Local indigenous groups rally against DLALC development in Kariong

Jake Cassar and Tracey Howie at the proposed development site

With a controversial 70-home housing development proposed by Darkinjung Local Aboriginal Land Council (DLALC) at Kariong still under consideration by the NSW Planning Department, indigenous and non-indigenous community groups have joined forces to oppose it.

The proposed development, adjacent to environmentally sensitive and culturally significant land on Woy Woy Rd, was determined by the Joint Regional Planning Panel to have strategic and site-specific merit in July.

But latest advice from Planning Department Senior Planning Officer, Strategic Planning, Andrew Hill, is that there are no updates on the status of the proposal.

Coast Environmental Alliance (CEA) spokesperson, Jake Cassar, said the discovery of a culturally significant site on the land should be a “gamechanger” in the consideration of the proposal.

He said there has already been community uproar over alleged illegal clearing and an arson attack on the site earlier in the year.

“To date, no-one has been found responsible for the illegal clearing, and the arsonist was found guilty, but escaped a custodial sentence,” Cassar said.

A Central Coast Council spokesperson said Council’s compliance team was in the process of investigating the removal of native vegetation on the site.

“I was shocked to recently learn that the State Government is allowing this development to proceed to the next stage based on surveys that occurred after a substantial amount of the land had been bulldozed,” Cassar said.

“Our group was told by the Department of Planning, Industry and Environment (DPIE) that an Aboriginal site was discovered underneath bulldozed trees during the investigation into the alleged illegal clearing, but the State Government seems to be willing to allow this to progress based on the old reports that don’t include this uncovered Aboriginal site.”

Tracey Howie, from Guringai Tribal Link, said the group believes any development of the area would encourage excessive use of the adjoining Bambara Sacred Lands and surrounding landscape, by potential residents, their visitors, their children and their pets.

“We also believe that once one portion is approved for development, it’s never long before more rezoning is applied for and construction continues and encroaches closer to Bambara Sacred Lands,” Howie said.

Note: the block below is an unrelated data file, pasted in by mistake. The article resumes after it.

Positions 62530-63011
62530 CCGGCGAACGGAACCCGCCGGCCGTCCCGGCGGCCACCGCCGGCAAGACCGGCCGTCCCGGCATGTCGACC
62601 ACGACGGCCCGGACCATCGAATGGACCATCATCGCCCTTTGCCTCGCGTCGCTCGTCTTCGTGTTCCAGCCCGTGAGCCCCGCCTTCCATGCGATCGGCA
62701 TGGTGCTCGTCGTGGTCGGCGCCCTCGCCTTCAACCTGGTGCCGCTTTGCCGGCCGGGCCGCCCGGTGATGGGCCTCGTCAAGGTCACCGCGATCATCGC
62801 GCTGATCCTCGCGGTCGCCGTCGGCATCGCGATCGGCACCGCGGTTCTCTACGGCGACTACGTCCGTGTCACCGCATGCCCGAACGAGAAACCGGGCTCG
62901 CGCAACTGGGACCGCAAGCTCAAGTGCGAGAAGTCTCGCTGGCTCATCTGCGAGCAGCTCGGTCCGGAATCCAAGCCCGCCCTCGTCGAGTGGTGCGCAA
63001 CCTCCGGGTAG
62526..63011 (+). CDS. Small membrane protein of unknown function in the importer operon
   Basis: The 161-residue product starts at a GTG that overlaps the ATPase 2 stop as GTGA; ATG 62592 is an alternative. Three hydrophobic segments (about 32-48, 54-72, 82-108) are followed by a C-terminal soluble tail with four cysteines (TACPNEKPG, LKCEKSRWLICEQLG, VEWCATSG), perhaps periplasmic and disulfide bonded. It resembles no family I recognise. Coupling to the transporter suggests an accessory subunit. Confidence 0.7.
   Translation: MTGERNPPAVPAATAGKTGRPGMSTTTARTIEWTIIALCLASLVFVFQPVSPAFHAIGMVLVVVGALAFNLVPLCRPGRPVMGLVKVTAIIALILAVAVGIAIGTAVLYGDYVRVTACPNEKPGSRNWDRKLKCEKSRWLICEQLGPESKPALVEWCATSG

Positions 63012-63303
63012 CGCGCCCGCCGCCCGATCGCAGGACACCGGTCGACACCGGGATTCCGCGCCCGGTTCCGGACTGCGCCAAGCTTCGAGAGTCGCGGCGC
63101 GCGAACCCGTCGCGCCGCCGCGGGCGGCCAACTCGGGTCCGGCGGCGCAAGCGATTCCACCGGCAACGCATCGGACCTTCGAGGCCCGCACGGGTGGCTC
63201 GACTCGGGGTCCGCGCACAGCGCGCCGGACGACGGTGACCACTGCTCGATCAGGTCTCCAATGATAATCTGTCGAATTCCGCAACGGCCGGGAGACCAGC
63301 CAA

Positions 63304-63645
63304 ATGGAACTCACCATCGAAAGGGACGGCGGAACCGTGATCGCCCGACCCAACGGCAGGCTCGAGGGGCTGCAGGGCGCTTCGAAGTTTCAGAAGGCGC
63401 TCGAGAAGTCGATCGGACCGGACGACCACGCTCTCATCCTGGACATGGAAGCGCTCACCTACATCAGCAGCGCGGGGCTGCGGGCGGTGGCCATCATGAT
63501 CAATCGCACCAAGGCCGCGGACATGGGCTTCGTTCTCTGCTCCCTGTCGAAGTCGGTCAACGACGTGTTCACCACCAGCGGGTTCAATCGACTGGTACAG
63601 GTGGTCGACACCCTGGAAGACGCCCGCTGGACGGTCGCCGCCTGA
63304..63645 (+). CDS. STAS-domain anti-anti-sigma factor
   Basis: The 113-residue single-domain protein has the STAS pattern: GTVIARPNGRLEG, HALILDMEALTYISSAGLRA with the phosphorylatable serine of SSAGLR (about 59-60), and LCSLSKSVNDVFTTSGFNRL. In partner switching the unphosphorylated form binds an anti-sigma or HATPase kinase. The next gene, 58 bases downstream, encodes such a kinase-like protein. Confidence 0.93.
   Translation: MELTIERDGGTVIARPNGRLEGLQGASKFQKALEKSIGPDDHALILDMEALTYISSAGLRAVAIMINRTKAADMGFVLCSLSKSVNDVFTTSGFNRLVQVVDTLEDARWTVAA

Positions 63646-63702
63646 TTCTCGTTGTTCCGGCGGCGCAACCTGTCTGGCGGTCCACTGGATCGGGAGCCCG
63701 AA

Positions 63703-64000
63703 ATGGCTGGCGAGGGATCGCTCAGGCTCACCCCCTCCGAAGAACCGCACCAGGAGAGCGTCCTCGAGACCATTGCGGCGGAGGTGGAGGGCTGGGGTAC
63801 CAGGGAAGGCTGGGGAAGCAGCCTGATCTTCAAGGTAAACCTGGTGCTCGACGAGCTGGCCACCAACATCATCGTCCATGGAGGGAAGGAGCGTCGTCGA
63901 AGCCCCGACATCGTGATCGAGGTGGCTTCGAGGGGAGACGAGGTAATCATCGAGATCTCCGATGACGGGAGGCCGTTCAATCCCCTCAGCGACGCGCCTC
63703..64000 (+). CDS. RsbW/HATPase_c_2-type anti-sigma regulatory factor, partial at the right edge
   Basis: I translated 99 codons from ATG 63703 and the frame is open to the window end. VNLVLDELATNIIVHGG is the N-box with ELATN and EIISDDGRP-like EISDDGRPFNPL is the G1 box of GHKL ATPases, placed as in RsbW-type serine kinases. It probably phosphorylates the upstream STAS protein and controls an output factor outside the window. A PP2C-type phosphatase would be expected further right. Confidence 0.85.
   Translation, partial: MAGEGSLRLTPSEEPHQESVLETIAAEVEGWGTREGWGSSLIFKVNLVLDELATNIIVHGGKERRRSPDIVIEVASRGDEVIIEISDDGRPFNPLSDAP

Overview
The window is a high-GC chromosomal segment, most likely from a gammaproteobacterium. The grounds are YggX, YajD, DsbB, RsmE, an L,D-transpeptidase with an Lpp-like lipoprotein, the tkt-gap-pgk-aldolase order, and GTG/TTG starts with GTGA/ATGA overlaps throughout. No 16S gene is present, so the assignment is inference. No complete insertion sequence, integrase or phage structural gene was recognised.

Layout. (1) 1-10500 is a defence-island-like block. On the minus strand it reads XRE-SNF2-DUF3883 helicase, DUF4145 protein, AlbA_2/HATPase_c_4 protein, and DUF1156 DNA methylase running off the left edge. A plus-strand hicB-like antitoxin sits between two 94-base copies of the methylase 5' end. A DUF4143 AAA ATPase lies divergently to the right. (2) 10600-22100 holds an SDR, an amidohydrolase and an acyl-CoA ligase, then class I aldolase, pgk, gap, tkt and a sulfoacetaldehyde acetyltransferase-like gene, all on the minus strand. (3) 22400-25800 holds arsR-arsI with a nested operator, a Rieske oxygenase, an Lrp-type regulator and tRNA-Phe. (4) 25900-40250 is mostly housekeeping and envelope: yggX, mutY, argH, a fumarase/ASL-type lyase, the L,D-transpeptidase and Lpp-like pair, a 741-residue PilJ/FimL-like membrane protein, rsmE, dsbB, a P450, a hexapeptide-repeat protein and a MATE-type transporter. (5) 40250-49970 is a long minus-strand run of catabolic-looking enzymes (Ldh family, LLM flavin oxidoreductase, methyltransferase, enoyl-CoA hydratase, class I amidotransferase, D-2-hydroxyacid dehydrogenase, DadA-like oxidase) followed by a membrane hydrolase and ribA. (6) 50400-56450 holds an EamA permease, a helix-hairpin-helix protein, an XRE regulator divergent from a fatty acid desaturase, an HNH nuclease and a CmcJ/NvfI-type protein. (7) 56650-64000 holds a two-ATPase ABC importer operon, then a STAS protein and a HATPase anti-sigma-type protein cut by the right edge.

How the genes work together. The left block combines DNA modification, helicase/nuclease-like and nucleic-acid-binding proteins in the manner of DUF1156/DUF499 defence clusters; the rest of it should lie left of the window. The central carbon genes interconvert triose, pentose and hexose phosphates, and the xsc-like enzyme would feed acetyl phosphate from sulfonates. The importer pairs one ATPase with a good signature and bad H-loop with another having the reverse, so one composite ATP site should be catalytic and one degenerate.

“The ridge line that the proposed development is part of, is extremely significant to Wannangini (Guringai and Awabakal) boys and men, directly relating to kinship, cultural responsibilities, intergenerational responsibilities, and obligations.

“Now that we know there is indeed a site there, we need to do everything we can to preserve it.”

Howie said the entire area is still used today for the education of Aboriginal and non-Aboriginal youth, where they are taught about bush foods, tracking, and how to care for the land.

“Our cultural heritage and Country have been directly impacted at a rapid rate due to the massive influx of developments across the Central Coast” she said.

“The State Government could purchase the land from DLALC and amalgamate it into the National Park that surrounds the majority of the site.”

Renee Sales said her ancestors, the Darkinoong, shared the sacred places with the Guringai people.

“The Darkinoong plan on working with the Guringai and everyone in the community who has fought tirelessly to defend Kariong Sacred Lands,” she said.

“Together we must find a way to protect this land for our future generations.”

Sales said the land held a particularly important part of pre-colonial history.

“Our stories are engraved in the sandstone, carved in the trees, and painted on the walls of the caves,” she said.

The groups are encouraging residents to write to local State MPs voicing their concerns.

Darkinjung Local Aboriginal Land Council declined to comment.

Terry Collins